13. This looks like a people problem to me. Giving us the details is likely not going to lead to anything because we aren't the people involved. Rather, the people involved need to get together in a non confrontational way and talk. There are always two sides to these types of problems and the real question is how to get both sides to see the other's views. Scoutmasters do not think they are doing something wrong when they do it so that's one hurdle. A lot of parents are going to defend their kid first. This is natural and can also be a hurdle. It really depends on the personalities involved. Hopefully it's an honest mistake and this will be a 10 minute conversation. Unfortunately it might be much worse.

    You don't mention whether the SM is in the middle of this. If not, I'd start there. If so, all I can say is bring it up with the committee chair. Do your best and hope for the same. At the same time, sometimes scouts need to leave.

    Good luck.

  14. 21 hours ago, heres_a_llama said:

    I believe in the mission of scouting and want my kids to participate. We are Jewish and many of the Scouts BSA alternatives are either not a good fit for us (Pioneer, Trail Life USA, Awanas, CotF, Faith-Based Boys, Royal Ambassadors, Spiral Scouts, etc) or not in our area (Baden Powell). What would you recommend we do? 

    Join scouts.

    My wife and I were going through old photographs and there was a pile from when my son was a webelo and a young boy scout. I vaguely remember when he was a tiger cub. He's 29 now and takes his dogs up 14000' mountains. While I still cherish my time with him he'll never sit in my lap again. Most all of scouting is at the unit level and so all the politics and rehashing of perceived mistakes can be ignored.

    Shanah Tova.

    • Upvote 3
  15. Maybe we could look at this from another angle. There was a several minute segment about the BSA on TV. Not only did it include video of this scout it included some high adventure shots and some other outdoor shots. Lots of people saw it. That is good for everyone interested in scouting.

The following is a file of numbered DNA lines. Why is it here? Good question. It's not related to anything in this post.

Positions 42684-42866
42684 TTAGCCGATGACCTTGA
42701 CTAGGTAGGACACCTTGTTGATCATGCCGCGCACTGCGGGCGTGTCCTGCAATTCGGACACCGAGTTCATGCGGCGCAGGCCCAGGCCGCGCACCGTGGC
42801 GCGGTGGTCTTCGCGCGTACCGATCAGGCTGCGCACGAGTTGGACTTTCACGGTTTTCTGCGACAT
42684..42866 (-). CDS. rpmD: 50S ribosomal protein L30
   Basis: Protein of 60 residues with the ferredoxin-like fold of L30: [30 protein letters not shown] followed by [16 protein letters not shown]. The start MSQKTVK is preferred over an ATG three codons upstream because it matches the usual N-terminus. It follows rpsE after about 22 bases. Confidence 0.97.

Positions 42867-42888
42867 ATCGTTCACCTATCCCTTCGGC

The eagle rank is one of those Yin/Yang things. As a positive it can be a great motivator. As a negative it can be a great motivator (and overwhelm other good aspects of scouting).

    • Upvote 1
  16. 8 hours ago, elitts said:

    I agree that a "discussion about porn" isn't related; however, I will argue (just one time) that the existence of porn IS related by virtue of it being a potential factor in YPT. 

    I can't believe I'm saying this but thank you for making the connection between porn and scouts. 😀 Now we're closer to back on track.

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  17. How about a section with ideas for helping patrols? I have yet to see a scout oriented site that has anything like that. So, just like menus and activity ideas are concrete examples that scouts can try out, how about specific examples of making duty rosters or solving people problems or just being afraid of screwing up as a new pl. Call it Patrol Life.

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    • Upvote 2
  18. 1 hour ago, ParkMan said:

    I think it's easy to assume it's all about the money - but I think it's a lot more complicated than that.  Many who get involved in Scouting do so to have a great Scouting experience - not run a charity.  Again, I think we just need to reconcile that as a movement.  Are we a charity or are we not?

    You're right that the BSA is not a charity, and yet it still needs donations to operate. That's a conflict that I can't see ending well. Fewer donations and fewer volunteers will lead to councils having to charge more than their current costs of $500-$1000/scout/year. This will be a very "elite" organization. For me, I can't volunteer for an organization that isn't set up to take everyone. It's why I'm starting to volunteer at my son's old middle school. Besides, what does it say of the aims regarding citizenship if not all citizens can afford the program?

    If the BSA had the mindset that they were going to take all kids then they would not be in the financial situation they find themselves.Rather than a hammer looking for nails mindset it would require more asking and listening. Personally, I think it would be much stronger and attract a lot more kids.

    But I'm mostly just a clueless old SM with fond memories of watching a lot of kids have fun and grow up.

  19. 17 hours ago, Sentinel947 said:

    I've almost broken down and started just using a bear canister on every trip. I hate the weight and bulk, but the more I've backpacked, the more I hate hanging bear bags. That seems to be the conclusion Skurka has already come to. 

    I came to this conclusion a long time ago. Pine trees make lousy bear bag trees and that's what I hike near. One problem with canisters is they don't work well with packs unless the pack is huge. 

    I'm not sure how accurate this is, but the only times I've had bears in my camp is when I camp in well established sites. Bears make rounds. So I try to stay out of their rotation.

    • Upvote 2